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Forced to Fake It
I did, however, run into the dirty secret almost all of us who live a disabled life have learned the hard way: sometimes, “faking it” is thrust on us.
A co-worker of mine whispered to me when I told her I was going in to be assessed for paratransit services, “Go in your chair, and tell them you can’t get out.” Like me, she is a semi-ambulatory wheelchair user; like me, she has navigated the difficult but necessary work-arounds that sometimes arise for people like us. Both of us know what it feels like to scoot on your butt, dragging your empty chair down the subway steps. Both of us have dealt with the frustration of waiting half an hour for a city bus only to be told it’s too full for you and your chair. We know that there are too many variables; that being able to make a trip independently on a good mobility day, in good weather, when the station elevators are working is one thing. Wheeling through snow, on a day of high pain or fatigue, and dealing with stairs or going miles out of the way to the next accessible station is something else entirely.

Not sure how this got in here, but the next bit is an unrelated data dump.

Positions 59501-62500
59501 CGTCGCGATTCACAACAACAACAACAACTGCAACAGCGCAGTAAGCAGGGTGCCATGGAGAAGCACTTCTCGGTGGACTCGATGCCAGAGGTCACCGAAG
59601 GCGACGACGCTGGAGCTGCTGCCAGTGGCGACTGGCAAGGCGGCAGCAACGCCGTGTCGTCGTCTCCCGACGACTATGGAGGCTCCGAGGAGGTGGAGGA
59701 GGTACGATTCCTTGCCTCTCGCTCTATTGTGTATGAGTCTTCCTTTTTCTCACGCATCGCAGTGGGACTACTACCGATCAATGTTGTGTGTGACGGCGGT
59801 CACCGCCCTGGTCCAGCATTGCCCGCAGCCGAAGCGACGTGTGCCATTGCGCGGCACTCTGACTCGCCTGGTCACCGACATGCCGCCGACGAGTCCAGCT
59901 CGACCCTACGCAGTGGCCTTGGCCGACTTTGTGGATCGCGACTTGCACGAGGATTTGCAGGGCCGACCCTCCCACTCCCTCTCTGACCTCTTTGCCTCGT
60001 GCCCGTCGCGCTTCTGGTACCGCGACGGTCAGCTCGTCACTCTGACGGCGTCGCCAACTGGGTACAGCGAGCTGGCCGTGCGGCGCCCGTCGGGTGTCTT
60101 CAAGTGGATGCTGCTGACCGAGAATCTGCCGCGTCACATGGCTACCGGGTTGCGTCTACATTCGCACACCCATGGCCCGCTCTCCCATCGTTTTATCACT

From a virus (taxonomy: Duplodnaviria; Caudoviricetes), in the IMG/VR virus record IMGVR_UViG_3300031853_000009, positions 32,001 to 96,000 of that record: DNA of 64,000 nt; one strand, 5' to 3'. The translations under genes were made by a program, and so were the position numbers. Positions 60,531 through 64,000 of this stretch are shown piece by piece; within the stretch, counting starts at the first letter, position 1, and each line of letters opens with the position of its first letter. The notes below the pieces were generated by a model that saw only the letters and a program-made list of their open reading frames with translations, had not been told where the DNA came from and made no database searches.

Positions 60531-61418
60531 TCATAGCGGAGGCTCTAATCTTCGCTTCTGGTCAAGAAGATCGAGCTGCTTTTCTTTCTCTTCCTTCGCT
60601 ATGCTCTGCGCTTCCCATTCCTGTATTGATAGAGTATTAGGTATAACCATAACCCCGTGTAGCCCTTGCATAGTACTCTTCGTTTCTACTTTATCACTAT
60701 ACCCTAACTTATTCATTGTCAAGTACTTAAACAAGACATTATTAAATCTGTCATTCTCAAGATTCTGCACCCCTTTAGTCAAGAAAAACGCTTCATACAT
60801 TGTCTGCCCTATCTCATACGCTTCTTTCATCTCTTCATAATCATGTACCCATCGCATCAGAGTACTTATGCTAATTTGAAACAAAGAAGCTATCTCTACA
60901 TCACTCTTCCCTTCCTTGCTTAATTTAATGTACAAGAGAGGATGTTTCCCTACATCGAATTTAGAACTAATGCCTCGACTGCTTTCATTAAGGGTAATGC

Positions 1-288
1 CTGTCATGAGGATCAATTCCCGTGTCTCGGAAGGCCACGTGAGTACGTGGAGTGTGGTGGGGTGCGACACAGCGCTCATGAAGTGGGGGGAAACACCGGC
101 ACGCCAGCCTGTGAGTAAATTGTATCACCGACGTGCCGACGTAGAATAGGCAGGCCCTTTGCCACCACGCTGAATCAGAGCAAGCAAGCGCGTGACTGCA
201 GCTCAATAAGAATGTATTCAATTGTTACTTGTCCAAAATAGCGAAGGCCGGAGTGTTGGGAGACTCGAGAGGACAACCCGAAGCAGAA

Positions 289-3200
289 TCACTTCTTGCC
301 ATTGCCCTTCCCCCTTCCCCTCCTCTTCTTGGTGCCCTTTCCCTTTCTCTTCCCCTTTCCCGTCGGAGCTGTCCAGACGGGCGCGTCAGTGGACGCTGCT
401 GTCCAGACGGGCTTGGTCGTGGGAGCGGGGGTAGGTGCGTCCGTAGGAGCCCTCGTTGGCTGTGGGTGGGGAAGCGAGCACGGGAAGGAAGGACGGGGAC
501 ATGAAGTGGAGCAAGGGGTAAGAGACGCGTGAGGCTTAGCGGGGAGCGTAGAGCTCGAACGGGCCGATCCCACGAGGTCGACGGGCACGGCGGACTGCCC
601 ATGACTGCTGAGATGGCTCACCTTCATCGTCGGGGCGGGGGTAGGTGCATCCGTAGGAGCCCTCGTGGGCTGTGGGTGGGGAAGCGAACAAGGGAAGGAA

There’s a current that runs through our communities, supporting each other in being the kind of disabled that will get us what we need, because we know that there are too many agencies out there with the ostensible purpose of helping us that still believe that as long as we technically can do something, like crab-walking our way into a subway station, we should have to do it. Like kids in a classroom, we pass each other the answers to tests: say this on that benefits application, not that. Use this careful wording in the ER so they’ll give you pain meds that work. Here’s how to stress your body out enough that it will do that weird thing tomorrow at your doctor’s appointment, because sometimes our bodies love to just randomly work perfectly right when we most want them to fail, right when there are witnesses present who could maybe tell us why.